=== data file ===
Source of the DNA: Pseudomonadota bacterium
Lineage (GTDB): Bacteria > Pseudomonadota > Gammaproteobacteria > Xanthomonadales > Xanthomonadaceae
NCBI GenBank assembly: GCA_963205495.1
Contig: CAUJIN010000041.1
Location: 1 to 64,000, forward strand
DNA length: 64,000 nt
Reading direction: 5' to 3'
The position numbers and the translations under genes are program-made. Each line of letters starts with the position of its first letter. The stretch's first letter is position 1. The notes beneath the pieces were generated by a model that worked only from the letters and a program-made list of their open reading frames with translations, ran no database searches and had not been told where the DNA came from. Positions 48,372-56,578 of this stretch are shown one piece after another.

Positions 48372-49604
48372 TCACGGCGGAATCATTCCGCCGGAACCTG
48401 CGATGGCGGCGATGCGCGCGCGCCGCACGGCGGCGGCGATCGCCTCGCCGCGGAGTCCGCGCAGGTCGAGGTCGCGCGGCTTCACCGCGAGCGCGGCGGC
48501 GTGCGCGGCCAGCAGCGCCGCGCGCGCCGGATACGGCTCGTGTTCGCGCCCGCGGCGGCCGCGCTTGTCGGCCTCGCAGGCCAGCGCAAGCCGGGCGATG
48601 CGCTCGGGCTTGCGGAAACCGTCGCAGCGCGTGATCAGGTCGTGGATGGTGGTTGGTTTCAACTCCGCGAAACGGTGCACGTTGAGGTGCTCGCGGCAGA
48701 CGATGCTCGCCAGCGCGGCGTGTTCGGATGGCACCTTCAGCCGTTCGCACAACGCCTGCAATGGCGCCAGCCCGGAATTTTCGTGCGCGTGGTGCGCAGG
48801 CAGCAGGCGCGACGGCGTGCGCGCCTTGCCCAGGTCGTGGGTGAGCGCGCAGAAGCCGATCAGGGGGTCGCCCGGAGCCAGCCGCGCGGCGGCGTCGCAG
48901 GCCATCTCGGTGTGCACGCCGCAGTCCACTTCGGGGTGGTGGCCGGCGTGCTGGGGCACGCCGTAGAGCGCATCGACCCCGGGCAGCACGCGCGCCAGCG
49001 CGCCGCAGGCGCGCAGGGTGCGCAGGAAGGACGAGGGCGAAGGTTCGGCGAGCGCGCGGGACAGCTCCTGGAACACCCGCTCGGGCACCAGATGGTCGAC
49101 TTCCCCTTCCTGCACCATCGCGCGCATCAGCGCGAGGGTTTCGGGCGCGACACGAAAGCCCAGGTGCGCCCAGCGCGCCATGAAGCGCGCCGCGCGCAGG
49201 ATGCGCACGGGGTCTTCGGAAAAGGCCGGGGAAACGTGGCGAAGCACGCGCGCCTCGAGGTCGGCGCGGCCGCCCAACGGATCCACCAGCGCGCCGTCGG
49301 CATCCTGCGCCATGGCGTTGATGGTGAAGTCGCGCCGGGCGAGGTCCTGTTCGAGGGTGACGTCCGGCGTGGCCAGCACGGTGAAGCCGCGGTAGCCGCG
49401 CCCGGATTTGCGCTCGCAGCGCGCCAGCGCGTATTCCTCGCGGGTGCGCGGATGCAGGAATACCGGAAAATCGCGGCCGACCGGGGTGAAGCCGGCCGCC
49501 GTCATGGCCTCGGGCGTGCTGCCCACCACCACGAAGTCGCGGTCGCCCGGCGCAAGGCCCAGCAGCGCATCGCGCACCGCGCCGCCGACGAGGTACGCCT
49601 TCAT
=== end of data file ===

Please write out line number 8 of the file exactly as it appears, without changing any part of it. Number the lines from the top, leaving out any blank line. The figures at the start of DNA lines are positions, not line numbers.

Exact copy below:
The position numbers and the translations under genes are program-made. Each line of letters starts with the position of its first letter. The stretch's first letter is position 1. The notes beneath the pieces were generated by a model that worked only from the letters and a program-made list of their open reading frames with translations, ran no database searches and had not been told where the DNA came from. Positions 48,372-56,578 of this stretch are shown one piece after another.